U.S. traffic deaths fell 2% in 2019; but fatality rate has risen this year

Cars stuck in traffic on a freeway with a city skyline in the background
Early rush hour traffic rolls along Interstate 10 on Jan. 24 in Phoenix.
(Ross D. Franklin / Associated Press)

Traffic deaths in the U.S. fell for the third consecutive year in 2019, the government’s road safety agency reported.

The downward trend is continuing this year with people driving fewer miles because of the COVID-19 pandemic, the National Highway Traffic Safety Administration said Thursday.

The agency said deaths fell 2% last year, to 36,096. That’s 739 fewer than the 36,835 fatalities reported to the agency for 2018.


The decrease came even though vehicle miles traveled increased by nearly 1%, reducing the fatality rate to 1.1 per 100 million miles traveled. That was the lowest since 2014.

The agency said pedestrian deaths fell 2.7%, bicyclist fatalities dropped 2.9% and motorcycle deaths dropped 0.5%. Deaths in passenger vehicles fell 2.8%.

Deaths in crashes involving heavy trucks fell by just one, from 5,006 in 2018 to 5,005 last year.

Estimates by the agency show that traffic deaths in the first half of this year fell 2% from the same period in 2019, to 16,550. But traffic volumes fell more than the number of fatal crashes, increasing the fatality rate to 1.25 per 100 million vehicle miles traveled. That’s up from 1.06 for the first half of 2019.

James Owens, NHTSA’s deputy administrator, said the agency is encouraged by the overall declines but concerned because of a trend since April of increased fatality rates.

“Now more than ever we should be watching ourselves for safe driving practices and encouraging others to do the same,” Owens said in a statement.


Re “EPA OKs fuel-cell car production,” Dec. 24 I had to laugh reading that the EPA finally got around to approving the California Air Resources Board decision -- made three years ago -- to move away from battery electric technology and allow automakers to satisfy its zero-emissions requirements with fuel-cell vehicles.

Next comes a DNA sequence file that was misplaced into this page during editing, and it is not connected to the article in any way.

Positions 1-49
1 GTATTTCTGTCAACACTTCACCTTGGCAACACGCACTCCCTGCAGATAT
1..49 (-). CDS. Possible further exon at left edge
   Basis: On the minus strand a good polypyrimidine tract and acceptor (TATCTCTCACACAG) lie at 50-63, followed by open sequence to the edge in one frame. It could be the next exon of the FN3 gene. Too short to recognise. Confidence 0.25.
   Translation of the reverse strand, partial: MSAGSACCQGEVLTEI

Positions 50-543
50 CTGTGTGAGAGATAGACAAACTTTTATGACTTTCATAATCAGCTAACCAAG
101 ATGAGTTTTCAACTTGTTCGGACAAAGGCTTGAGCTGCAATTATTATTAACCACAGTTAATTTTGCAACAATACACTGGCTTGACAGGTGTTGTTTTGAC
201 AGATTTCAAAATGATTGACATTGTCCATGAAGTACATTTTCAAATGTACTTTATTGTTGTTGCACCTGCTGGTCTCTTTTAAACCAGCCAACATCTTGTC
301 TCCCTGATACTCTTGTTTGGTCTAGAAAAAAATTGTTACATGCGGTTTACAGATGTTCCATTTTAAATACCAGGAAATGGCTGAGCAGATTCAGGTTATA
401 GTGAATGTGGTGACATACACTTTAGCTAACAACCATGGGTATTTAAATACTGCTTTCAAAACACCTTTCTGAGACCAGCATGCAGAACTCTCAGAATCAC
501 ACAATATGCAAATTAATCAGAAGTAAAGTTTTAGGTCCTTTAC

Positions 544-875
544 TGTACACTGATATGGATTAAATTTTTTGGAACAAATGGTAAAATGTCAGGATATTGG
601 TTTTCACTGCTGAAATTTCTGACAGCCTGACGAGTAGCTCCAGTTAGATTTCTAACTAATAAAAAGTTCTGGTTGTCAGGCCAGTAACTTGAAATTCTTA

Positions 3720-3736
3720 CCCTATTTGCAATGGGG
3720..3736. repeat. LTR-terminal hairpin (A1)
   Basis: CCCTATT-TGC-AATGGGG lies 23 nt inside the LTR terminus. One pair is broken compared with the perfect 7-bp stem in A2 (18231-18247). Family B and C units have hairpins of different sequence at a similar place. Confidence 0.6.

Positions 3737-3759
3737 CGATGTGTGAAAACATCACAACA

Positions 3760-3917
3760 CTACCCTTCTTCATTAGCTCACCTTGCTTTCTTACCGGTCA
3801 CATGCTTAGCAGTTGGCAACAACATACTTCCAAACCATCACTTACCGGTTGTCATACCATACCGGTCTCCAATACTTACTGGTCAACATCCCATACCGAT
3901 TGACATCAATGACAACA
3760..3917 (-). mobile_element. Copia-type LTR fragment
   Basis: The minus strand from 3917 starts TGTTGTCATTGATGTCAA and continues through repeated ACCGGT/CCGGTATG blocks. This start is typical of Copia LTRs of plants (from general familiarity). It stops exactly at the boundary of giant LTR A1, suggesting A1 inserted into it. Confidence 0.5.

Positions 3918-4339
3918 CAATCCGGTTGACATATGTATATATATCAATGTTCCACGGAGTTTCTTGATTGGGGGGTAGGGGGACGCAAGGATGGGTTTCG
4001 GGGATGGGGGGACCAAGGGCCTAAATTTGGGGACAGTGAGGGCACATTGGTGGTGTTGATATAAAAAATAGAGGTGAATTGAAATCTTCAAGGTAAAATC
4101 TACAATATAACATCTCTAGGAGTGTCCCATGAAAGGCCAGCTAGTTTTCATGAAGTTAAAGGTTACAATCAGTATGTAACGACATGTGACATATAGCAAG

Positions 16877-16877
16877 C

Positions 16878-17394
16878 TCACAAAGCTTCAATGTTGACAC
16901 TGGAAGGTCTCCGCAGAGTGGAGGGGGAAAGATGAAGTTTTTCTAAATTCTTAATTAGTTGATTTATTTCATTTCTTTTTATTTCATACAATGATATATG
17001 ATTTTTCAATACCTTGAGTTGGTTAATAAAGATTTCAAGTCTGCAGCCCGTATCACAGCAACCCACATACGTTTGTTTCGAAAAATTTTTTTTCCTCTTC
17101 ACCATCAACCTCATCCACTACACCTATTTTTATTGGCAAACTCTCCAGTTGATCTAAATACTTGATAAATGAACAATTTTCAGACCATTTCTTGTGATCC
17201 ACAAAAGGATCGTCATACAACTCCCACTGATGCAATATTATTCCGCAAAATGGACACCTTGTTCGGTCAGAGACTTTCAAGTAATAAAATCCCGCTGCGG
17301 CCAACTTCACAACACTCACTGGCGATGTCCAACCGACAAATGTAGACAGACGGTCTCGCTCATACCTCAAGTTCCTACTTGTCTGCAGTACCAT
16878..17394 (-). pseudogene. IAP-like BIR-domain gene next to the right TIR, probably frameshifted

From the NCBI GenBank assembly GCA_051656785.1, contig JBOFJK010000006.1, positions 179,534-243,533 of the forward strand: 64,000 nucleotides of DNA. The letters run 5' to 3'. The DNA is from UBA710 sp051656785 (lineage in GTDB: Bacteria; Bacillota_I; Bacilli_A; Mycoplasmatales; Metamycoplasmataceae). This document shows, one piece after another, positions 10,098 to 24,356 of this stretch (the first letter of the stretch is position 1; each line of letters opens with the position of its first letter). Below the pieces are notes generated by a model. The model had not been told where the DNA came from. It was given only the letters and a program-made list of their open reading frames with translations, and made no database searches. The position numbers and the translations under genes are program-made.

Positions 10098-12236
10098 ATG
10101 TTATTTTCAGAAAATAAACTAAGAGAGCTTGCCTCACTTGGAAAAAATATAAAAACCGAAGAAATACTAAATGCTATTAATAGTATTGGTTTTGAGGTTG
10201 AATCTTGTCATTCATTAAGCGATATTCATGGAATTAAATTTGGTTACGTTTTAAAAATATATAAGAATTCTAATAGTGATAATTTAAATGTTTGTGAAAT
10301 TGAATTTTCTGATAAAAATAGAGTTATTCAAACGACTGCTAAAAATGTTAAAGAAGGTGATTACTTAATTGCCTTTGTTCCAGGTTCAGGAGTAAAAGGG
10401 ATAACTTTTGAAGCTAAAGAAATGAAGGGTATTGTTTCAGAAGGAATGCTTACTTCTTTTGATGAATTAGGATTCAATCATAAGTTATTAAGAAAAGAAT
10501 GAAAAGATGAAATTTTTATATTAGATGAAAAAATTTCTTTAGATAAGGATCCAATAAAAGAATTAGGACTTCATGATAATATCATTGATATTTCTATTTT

Dec. 30, 2006

The increased fatality rate brought criticism of NHTSA from safety advocates who said proven technology such as automatic emergency braking, blind spot warnings and lane departure warnings should be required on vehicles to make roads safer.

“The U.S. Department of Transportation continues to rely on ineffective voluntary agreements,” Cathy Chase, president of Advocates for Highway and Auto Safety, said in a statement.

The NHTSA issued a report saying that during the height of the coronavirus restrictions with less traffic on the roads, drivers took more risks including speeding, failing to wear seat belts and driving under the influence of drugs or alcohol. Average speeds increased, and incidents with people caught driving at extreme speeds rose, the agency said.

A study of people injured or killed in crashes who were treated at five large trauma centers found that from mid-March to mid-July, almost two-thirds of drivers tested positive for at least one drug, including marijuana, alcohol or opioids. NHTSA said the number of drivers testing positive for opioids nearly doubled after mid-March, compared with the previous six months. Marijuana use was up 50%.

The Governors Highway Safety Assn., a group of state highway safety officials, said speeding is a factor in nearly one-third of traffic deaths. But association members reported that during the height of the pandemic, states and communities reduced health risks to police officers by limiting traffic stops.

“This may have led some motorists to believe they could get away with dangerous and aggressive driving, despite the threat to themselves and everyone on the road,” the association said in a statement.


NHTSA said it is holding workshops with state and local officials to address the safety concerns.